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NOVA Witch Hunt

Whatever you label it—stoner metal, desert rock, burner punk, etc.—there just aren’t as many local bands cranking this sludge in the desert of Deseret as there seemingly should be. The way Nova’s five-song Witch Hunt EP explodes out of the gate like a rabid coyote with “Eskimullet,” closes with the bludgeoning intergalactic riffage of the title track, and still shows off tuneful melancholy shades in-between, proves they might be a viable in-yer-neighborhood answer to the Queens of the Stone Age (invoking Kyuss would be a stretch). And really, there is no such thing as too much wah-wah pedal. (

SUEK Amber Delight

Suek, the band-augmented expansion of hard-tourin’ Salt Lake blues-folkie Ben Suchy, could lazily be categorized with G. Love & Special Sauce. Thing is, Amber Delight is more fun than anything G. has recorded in years—which is nothing, technically, but still. Suchy’s slyly mercurial voice and ace slide-guitar and harmonica licks are punched up with dead-on bass and drum interplay, as well as wide-swinging instrumental colorings that surprise on every track, all as soothing as a ... cold beverage. (

HER CANDANE Could Be Nothing to Some

If and when the whole screamo-metalcore thing dies out, it won’t be for lack of inventive young bands who wring surprising heart and melody out of complex-for-complex-sake song structures and sustained adrenaline tension. Her Candane hammer away with the confident, vicious clarity of a band who’ve already arrived, waiting by the phone for an invite to Headbanger’s Ball—and it’s only their first release. Sonically, local engineer supreme-o Andy Patterson deserves as much credit as the kidz. (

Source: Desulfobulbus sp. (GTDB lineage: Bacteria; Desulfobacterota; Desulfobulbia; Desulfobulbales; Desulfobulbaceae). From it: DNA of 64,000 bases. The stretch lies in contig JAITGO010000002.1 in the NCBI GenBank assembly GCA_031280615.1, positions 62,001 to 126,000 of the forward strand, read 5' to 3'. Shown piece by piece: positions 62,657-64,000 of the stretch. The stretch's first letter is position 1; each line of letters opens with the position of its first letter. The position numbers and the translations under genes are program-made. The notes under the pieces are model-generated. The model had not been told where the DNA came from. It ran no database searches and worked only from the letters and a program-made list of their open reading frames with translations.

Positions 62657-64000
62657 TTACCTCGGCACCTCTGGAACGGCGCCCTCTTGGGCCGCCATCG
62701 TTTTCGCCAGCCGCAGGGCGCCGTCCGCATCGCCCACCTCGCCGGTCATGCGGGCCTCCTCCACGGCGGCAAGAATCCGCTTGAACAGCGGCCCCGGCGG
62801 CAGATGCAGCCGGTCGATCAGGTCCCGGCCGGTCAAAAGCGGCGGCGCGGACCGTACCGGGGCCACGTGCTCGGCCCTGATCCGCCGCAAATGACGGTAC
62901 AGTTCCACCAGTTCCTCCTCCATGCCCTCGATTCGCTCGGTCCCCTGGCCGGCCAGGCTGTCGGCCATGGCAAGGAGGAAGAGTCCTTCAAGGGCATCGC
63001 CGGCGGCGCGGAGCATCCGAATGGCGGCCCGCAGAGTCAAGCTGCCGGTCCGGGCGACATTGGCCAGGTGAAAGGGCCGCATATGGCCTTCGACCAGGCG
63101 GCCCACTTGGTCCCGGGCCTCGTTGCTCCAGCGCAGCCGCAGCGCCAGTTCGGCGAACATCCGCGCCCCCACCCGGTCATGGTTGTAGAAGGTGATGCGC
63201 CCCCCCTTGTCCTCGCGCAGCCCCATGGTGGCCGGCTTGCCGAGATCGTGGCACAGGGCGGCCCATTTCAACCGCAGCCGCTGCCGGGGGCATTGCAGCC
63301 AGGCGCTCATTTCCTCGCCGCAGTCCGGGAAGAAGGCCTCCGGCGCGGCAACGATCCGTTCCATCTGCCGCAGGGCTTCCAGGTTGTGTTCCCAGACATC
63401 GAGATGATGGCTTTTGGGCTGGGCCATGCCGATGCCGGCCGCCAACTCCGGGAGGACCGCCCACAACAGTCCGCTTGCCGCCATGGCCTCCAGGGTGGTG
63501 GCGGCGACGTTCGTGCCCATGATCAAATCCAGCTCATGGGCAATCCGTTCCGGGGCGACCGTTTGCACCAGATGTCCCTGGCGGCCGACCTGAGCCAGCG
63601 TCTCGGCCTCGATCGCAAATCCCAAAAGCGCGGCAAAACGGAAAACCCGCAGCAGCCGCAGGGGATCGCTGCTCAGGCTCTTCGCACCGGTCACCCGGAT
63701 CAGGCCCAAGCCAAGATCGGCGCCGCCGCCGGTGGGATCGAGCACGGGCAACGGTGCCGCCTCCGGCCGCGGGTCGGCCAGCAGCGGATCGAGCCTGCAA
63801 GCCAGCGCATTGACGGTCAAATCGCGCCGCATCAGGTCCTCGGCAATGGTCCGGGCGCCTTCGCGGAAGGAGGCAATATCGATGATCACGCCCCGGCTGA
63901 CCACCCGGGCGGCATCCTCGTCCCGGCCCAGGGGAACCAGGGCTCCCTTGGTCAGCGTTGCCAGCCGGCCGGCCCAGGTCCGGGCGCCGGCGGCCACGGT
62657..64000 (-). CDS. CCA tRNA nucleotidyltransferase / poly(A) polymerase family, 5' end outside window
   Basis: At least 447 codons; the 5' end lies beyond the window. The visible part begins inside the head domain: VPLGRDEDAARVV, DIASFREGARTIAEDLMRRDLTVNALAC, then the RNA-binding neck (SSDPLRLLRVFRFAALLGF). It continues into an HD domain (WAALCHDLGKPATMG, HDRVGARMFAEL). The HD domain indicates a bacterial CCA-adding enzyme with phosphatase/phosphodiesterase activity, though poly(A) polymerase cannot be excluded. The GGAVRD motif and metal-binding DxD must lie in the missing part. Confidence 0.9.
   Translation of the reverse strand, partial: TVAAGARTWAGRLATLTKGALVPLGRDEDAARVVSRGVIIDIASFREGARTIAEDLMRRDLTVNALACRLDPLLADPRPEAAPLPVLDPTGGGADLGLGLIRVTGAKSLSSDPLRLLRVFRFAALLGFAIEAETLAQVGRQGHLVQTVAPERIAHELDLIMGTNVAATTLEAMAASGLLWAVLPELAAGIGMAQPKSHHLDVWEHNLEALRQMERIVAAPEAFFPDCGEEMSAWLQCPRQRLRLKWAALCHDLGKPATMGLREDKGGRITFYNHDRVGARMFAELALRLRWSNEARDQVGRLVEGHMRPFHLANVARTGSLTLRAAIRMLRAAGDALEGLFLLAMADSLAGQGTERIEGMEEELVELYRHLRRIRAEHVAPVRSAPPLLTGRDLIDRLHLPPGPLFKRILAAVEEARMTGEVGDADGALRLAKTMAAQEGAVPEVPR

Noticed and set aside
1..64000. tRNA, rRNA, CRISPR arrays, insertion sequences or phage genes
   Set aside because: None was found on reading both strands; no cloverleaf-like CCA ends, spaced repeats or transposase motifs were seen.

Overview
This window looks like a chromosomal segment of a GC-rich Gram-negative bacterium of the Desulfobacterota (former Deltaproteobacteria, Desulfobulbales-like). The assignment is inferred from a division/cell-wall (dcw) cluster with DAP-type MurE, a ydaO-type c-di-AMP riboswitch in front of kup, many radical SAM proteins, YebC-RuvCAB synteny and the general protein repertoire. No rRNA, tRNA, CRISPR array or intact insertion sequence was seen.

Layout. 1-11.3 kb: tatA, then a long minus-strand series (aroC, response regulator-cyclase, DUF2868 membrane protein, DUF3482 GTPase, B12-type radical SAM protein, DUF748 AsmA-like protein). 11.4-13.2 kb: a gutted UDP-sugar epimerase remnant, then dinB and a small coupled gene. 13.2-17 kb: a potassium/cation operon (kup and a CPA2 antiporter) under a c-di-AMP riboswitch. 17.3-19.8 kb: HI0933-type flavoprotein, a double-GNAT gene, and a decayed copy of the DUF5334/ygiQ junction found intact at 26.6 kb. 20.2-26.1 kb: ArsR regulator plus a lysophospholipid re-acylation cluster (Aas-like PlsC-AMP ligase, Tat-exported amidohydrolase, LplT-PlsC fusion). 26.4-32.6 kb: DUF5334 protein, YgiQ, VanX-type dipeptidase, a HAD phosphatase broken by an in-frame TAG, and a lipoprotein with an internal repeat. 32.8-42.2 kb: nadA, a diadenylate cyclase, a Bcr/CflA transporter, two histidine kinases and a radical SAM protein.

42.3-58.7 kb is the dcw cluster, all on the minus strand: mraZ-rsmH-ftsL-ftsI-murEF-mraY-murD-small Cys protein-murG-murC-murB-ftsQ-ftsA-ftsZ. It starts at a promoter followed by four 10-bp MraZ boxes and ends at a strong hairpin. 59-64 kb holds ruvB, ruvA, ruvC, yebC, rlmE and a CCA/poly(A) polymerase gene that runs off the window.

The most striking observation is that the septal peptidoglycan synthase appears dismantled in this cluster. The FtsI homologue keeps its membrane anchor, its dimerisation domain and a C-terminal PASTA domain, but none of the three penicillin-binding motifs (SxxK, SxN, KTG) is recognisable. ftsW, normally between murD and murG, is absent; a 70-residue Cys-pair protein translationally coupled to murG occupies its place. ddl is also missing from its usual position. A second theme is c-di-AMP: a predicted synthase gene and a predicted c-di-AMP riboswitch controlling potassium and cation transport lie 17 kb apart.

EXPRESSION Parking Lot Distribution

“We do positive hip-hop—we’re from Salt Lake City, the 801, baby.” So begins Expression’s Parking Lot Distribution, a 16-cut CD of funky minimalist beds designed to push the smart lyrics and deft flows right up front, plus a trio of skits about, yes, parking lot distribution. Even when the EXPs peripherally cop the stylistic walk of D12 (“Just Me”) or even Nelly (“Playboy”), the crew stay true to themselves, navigating a spare landscape of straight beats spiced with jazzy soul flourishes. (

UNSOUND MIND Thicker Than Blood

Genuine anger and killer double-bass kick-work separate the pagans from the posers when it comes to metal, and Unsound Mind ain’t posers. Even the love song, “Elizabeth,” comes across like singer Jeremy Sundeaus would just as soon strangle her as let her go, which is sweet in its own twisted way. Segue to the visceral back-to-back society-sucks screeds “Godless” and “Overanalyzed,” and it’s clear there’s little this ferociously focused and old-school heavy happening elsewhere in The SLC. (

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